All democratic institutions destroyed | The Daily Star
As part of our ongoing series of interviews of political party leaders, today we are running the interview of Communist Party of Bangladesh General Secretary Md Shah Alam. It will be followed by Oikya National Awami Party President Pankaj Bhattacharya.
Md Shah Alam has been the general secretary of the Communist Party of Bangladesh (CPB) since May 2017. He has been involved with politics since he was a student and played a key role during the mass upsurge in 1969. The valiant freedom fighter was the commander of the joint guerrilla force of NAP-Communist Party-Student Union during the 1971 Liberation War. Recently, he spoke to The Daily Star about the country’s politics and other contemporary issues.
The Daily Star (DS): Many people have been confused about CPB’s political stance. What is your reaction to that?
Shah Alam (SA): Our party has come this far with a long history, tradition and glory. You all know about our role during the Liberation War. I think there is no reason to be confused about CBP’s political stance.
We don’t design our policies based on any incumbent government. Rather, we set our strategies analysing the ruling class. Our focus is on which class do those in power belong to. Is it that working class or capitalistic class?
DS: The ruling Awami League-led 14-party alliance has been in power for three consecutive terms. How do you look at it?
SA: We don’t find any difference between the AL or BNP as far as class is concerned.
DS: Do you mean to say the AL and BNP are the same?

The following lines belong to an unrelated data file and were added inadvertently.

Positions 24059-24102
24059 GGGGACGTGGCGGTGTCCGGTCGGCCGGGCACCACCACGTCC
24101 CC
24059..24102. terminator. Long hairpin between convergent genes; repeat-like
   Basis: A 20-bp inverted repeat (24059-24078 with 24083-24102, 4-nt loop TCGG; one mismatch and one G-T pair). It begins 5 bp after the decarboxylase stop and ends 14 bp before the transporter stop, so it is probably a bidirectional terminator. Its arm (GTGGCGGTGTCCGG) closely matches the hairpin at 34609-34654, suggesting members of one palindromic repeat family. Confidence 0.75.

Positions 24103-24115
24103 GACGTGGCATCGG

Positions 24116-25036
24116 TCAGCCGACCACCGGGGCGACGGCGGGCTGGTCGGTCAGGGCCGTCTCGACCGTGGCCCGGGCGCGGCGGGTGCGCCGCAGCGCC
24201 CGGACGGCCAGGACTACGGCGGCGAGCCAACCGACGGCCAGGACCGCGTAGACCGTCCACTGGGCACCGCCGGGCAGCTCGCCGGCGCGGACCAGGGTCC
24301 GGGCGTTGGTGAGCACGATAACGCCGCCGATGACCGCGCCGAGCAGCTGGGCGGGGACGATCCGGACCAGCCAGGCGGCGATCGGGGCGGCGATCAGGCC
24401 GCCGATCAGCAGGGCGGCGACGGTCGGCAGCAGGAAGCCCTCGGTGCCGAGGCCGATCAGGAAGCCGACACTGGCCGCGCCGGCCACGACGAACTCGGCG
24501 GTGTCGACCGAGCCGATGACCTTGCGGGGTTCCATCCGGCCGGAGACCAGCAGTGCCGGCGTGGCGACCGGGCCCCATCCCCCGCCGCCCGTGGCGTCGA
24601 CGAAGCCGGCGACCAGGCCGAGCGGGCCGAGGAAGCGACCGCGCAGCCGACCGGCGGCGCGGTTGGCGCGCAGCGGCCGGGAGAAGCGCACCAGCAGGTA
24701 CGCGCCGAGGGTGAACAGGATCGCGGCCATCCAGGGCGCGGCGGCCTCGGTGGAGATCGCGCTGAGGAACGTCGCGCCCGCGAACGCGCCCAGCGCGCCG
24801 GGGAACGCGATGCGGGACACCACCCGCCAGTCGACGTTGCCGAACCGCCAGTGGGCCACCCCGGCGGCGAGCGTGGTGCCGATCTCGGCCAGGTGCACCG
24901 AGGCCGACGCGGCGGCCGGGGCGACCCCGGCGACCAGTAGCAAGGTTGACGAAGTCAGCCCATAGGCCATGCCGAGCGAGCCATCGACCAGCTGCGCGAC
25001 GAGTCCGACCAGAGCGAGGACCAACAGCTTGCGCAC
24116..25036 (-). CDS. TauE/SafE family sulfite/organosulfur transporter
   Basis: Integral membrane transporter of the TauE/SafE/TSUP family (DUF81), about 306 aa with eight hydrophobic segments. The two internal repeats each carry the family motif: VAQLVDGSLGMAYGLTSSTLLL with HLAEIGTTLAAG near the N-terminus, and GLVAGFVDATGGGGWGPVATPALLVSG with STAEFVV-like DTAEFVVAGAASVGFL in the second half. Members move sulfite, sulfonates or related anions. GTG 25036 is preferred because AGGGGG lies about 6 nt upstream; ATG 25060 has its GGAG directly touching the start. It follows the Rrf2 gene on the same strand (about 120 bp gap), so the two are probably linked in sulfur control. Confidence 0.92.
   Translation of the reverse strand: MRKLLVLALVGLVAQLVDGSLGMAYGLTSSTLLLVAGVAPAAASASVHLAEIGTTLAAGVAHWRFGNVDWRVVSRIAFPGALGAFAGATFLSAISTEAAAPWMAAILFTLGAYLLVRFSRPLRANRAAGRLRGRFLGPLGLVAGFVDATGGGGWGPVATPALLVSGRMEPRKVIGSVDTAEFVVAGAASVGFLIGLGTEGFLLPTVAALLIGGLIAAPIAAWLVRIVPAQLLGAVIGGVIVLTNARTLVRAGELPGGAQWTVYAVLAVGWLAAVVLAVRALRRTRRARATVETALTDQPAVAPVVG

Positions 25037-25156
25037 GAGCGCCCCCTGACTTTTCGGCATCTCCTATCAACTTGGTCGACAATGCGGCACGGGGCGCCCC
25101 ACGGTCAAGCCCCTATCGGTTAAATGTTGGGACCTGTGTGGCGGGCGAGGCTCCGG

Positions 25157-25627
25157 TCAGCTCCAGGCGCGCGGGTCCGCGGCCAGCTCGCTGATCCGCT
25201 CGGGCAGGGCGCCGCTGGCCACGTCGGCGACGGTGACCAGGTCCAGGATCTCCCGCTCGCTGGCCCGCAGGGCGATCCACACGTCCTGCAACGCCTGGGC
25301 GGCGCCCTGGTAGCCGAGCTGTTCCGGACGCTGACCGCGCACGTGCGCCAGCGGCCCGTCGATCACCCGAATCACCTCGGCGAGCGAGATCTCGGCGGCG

SA: I am not talking about which party is pro-liberation and which is anti-liberation. The two parties are different from that perspective. We want to see things from an infrastructural ground.
All the post-75 governments are the same in terms of class variation. Those who exploit the public, including businessmen, bureaucrats and politicians, have assumed state power (since 1975). A large syndicate has been formed among this class that has been exploiting the people in the name of a free-market economy.
DS: Is that a theoretical analysis? What is your opinion on the current governing system run by AL?
SA: An authoritarian rule is prevailing in the country. All democratic institutions have been destroyed. Everything including the judiciary, local government institutions and the parliament have turned into institutions of the party in power. Lawmakers cannot speak freely beyond their party’s decision. Even the culture of self-criticism is gone.
DS: What are your thoughts on the government’s campaign of economic and infrastructural development?
SA: Development for whom? Firstly, it has widened the gap between the working class and capitalistic class. Secondly, it has increased the paths of corruption. Thirdly, it has damaged our environment and bio-diversity. Our country is small. We need to focus on the expansion of waterways and railways. It will be good for us. Be it the gas sector, energy sector or other sectors — corruption is everywhere.
DS: But the government claims major success in power generation.
SA: The government is spending money on quick-rental power plants — it’s a hub of corruption. We are yet to get uninterrupted electricity supply.